Military Adventures Beyond the Mississippi

Effects of Conciliation

On the following day General Banks by public proclamation assumed command of the Department of the Gulf, to which was now added the State of Texas. The change in commanders was very generally believed to be in consequence of a desire on the part of the Government to pursue conciliatory measures. The policy pursued by General Banks confirmed this hypothesis. He suspended all public sales of property on account of the United States until further orders. He released a number of political prisoners. His inaugural proclamation was of a conciliatory and persuasive character. It was followed in ten days by another accompanying the President’s emancipation proclamation, the object of which seemed to be to demonstrate to the rebels’ satisfaction that “the war is not waged by the Government for the overthrow of slavery,” and that the only way to secure its preservation was by a return to the Union.

These measures, however, accomplished no good results. They encouraged but did not conciliate the rebels. The order which had been preserved under the more stringent rule of his predecessor was followed by growing disorders. The soldiers were insulted in the streets. Indecent and threatening letters were sent anonymously to various officers. Jefferson Davis was publicly cheered by crowds of men and boys. Thus experience demonstrated the necessity of rigor.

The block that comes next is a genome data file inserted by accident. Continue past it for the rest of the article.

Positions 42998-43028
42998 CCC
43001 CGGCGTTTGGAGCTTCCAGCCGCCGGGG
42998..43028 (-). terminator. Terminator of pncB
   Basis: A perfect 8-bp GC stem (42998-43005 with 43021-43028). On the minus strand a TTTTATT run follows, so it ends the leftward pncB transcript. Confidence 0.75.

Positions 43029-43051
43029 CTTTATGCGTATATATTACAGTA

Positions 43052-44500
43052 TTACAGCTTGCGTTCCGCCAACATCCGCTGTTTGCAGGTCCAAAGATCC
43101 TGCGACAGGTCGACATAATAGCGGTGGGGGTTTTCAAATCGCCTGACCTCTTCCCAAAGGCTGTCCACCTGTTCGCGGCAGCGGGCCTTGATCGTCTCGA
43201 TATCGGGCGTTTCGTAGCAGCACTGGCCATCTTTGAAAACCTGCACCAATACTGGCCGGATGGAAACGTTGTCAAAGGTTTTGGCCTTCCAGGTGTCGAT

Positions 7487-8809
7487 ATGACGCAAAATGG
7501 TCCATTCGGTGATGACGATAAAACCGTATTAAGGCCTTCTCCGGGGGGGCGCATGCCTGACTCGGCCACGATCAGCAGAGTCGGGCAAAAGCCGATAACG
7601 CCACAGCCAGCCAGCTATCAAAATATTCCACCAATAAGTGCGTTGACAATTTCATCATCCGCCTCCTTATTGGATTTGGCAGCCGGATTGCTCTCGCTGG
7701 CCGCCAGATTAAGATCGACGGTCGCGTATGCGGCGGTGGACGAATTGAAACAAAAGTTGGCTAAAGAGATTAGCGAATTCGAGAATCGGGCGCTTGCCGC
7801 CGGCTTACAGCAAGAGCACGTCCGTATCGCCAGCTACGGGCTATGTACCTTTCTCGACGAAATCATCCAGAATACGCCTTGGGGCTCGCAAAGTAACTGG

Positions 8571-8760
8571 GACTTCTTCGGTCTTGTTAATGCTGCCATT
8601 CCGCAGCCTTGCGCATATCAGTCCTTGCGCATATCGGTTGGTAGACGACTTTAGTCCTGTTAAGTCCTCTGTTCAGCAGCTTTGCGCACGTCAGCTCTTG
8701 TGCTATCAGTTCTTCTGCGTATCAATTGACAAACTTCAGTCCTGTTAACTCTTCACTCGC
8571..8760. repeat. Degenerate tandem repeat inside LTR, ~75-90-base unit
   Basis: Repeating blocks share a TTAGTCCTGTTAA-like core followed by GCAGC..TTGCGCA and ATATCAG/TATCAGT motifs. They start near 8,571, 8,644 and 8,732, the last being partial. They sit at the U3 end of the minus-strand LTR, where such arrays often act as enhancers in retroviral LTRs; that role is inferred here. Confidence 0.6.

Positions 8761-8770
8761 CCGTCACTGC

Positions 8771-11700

General Banks found himself compelled to change somewhat his tone. He gave public notice that offensive demonstrations of any kind would be instantly and severely punished. He confirmed the order of General Butler assessing* for the support of the poor, those rich secessionists who had subscribed to the secession fund. And he thus demonstrated both his ability and his purpose to preserve order by measures of severity should those of conciliation fail.

Thus passed the winter of 1862-‘68 in arranging the civil government, and in preparing for military movements in the spring. The military operations of General Banks in the Department of the Gulf naturally range themselves under four great expeditions. The Port Hudson, the Opelousas, the Texas, and the Red River expeditions. The first we have described in our last Number. It is to the other three we now direct our readers' attention.

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